Archive for the Press & Events Category
Startup Grind: 3/18/13 –
We are lucky to have Michelle Goldberg come visit us from Ignition Partners on March 27 at 6pm (register). Not only is she a veteran of the VC industry but she is a huge fan of entrepreneurs. She acts as a mentor to entrepreneurs and executives in digital media and the consumer internet. Michelle has a fascination with how the internet works and brings her experience investing in SEO, social media, advertising analytic and digital commerce to understanding the trends that will next fuel the web. She loves to advise companies and fund entrepreneurs who are defining digital and what it means to our on and off-line lives.
Everyone should be able to get some very interesting insights from Michelle because she has seen many different deals over the past 13 years and is willing share things that were successful for her and things that we not. Michelle currently sits on a number of boards, including SEOmoz, Glympse, Visible Technologies, and Ice.com and is an observer on Avvo and Trover. Michelle is a Founding Advisor to Julep and Jenni Hogan Media. Also Michelle was named one of the Top 100 Most Influential Women in Technology by the Puget Sound Business Journal, she was a “40 under 40” Honoree. Enough about all these awards, she obviously knows what she is talking about when it comes to helping others start, grow or fund their company.
We all should be so lucky to be able to call Michelle a mentor of our organization or a champion of your company’s technology. She has both the technology chops and the connections to help you and your company or idea get to the next level.In addition to her work as an advisor and VC, she is an active fundraiser in early childhood education and sits on the board of the University Child Development School. Michelle is also a member of the WWF, not that one, this one- Washington Women’s Federation. She has a soft spot for women who are leaders in their organization and understands the issues that come with being a women in todays high tech world.
Go to full article here.
Forbes 3/8/13 –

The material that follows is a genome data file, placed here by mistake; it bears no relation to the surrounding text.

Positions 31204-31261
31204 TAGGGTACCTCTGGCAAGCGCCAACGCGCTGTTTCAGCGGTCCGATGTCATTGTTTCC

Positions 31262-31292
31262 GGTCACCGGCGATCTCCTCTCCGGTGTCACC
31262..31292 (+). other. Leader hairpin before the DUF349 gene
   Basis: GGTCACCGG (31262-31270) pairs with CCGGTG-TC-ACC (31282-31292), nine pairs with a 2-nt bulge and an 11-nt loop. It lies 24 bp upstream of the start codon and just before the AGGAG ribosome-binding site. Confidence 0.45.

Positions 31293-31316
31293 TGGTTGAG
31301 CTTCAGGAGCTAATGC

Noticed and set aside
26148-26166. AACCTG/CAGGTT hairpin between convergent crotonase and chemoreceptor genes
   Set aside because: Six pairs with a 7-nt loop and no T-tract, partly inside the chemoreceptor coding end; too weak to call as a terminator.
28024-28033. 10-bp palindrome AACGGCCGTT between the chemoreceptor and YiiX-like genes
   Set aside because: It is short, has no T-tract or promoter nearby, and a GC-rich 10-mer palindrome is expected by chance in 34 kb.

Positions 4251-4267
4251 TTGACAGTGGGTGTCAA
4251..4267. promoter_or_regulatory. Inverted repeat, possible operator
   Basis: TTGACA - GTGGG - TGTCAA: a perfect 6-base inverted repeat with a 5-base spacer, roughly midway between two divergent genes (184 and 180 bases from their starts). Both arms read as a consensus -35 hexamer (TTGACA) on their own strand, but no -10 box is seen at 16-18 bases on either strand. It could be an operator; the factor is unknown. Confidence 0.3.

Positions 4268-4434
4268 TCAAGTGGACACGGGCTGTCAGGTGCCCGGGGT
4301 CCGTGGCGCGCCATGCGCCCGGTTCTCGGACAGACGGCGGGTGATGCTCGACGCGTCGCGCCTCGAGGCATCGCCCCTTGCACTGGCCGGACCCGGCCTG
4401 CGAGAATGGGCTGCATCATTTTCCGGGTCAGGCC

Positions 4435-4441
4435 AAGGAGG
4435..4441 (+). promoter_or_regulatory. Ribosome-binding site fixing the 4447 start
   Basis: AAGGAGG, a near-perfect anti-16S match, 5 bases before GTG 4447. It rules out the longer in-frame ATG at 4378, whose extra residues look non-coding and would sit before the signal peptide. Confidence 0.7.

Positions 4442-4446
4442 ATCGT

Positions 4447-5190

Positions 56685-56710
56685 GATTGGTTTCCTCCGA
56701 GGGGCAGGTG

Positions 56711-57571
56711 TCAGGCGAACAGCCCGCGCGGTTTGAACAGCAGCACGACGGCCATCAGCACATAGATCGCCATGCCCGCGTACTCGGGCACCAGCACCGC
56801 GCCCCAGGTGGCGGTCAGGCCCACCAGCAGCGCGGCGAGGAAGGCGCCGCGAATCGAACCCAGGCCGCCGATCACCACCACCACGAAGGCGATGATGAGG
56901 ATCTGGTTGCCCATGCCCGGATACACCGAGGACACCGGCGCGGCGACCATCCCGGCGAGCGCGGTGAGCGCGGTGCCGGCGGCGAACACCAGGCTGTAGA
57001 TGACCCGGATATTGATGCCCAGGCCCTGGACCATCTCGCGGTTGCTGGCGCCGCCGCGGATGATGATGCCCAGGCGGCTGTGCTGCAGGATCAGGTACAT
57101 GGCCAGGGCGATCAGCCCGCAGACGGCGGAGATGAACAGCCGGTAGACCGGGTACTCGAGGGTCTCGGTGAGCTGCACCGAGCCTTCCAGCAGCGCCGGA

Imagine that you are on a cruise ship in the middle of the ocean, perhaps hundreds or thousands of miles from land, and want to make a phone call or access the Internet. Did you ever wonder how your wireless device works when there are no cell towers or traditional infrastructure available like at home? And more importantly why it does not work better, faster or cheaper for voice and data applications?
The ability to communicate while at sea is incredibly complex and has only been possible and reliable within the past ten years. Unfortunately, the connectivity comes at a steep price because of the high investment required by the cruise lines and satellite carriers who must price access by the amount of bandwidth that is used. It turns out that this is a highly inefficient and costly method to allow passengers and crew to communicate, and the formula is about to change.
While the state-of-the-art has dramatically improved there are still many technical obstacles to achieving the same level of interconnectivity that we experience on land through wired or wireless networks. Cruise ships are seeing dramatic increases in traveler demand for communications services caused by the use of smartphones, laptops and tablets as part of their vacation experience. The bottom line for the consumer is that current cruise communications networks aren’t designed to meet these voracious demands for mobile connectivity.
Consider the following statistics from MTN Communications, one of the biggest sellers of telecom equipment to the cruise ship industry:
Internet Logins – In the past five years, Internet logins on the MTN network almost doubled from approximately 15 million to 27 million per year;
Voice Usage – Based on revenue data over the past five years, voice usage increased approximately 50 percent;
VSAT Bandwidth – In the past five years, bandwidth demand among MTN VSAT (high-speed) customers increased six-fold from 75 Mbps to 475 Mbps per year
Limited bandwidth is still the main reason network speeds, quality of service and data rates are better on land than at sea, coupled with the failure to integrate other technologies that could optimize the transport of large amounts of data by using different networks.
I travel on Holland America Lines which is typical of the cruise industry in terms of its communications capabilities. Virtually all of the fleet has WiFi throughout their ships but it is painfully slow at times which is due to the number of users and available bandwidth. There are also severe limitations on the types of files that can be accessed in order to protect the network and compensate for the bandwidth limitations. Internet access costs between $.25 and $.75 per minute, depending on the selected plan.
Cellular voice and data is available on all ships but is very costly, up to about five dollars a minute through your local carrier, or up to ten dollars a minute if you use Intelsat satellite links through the ship’s voice network. Data connections through cellular can also be very pricy unless you have a data plan. Verizon is the only American carrier that offers a good deal for their customers that use tablets or smartphones on ships. They have a monthly cost of $25 for each 100 Mbytes.
While AT&T has a similar plan it doesn’t allow for data access at sea, which means you can pay around $20 per megabyte. That translates to a high cost for using email and sending pictures, to say nothing of downloading documents. If you try to save money by using a VoIP service such as Skype to make and receive calls you will have limited success because of the latency issues with voice transmission through a satellite, whether you establish a WiFi or cellular connection.
Go to full article here.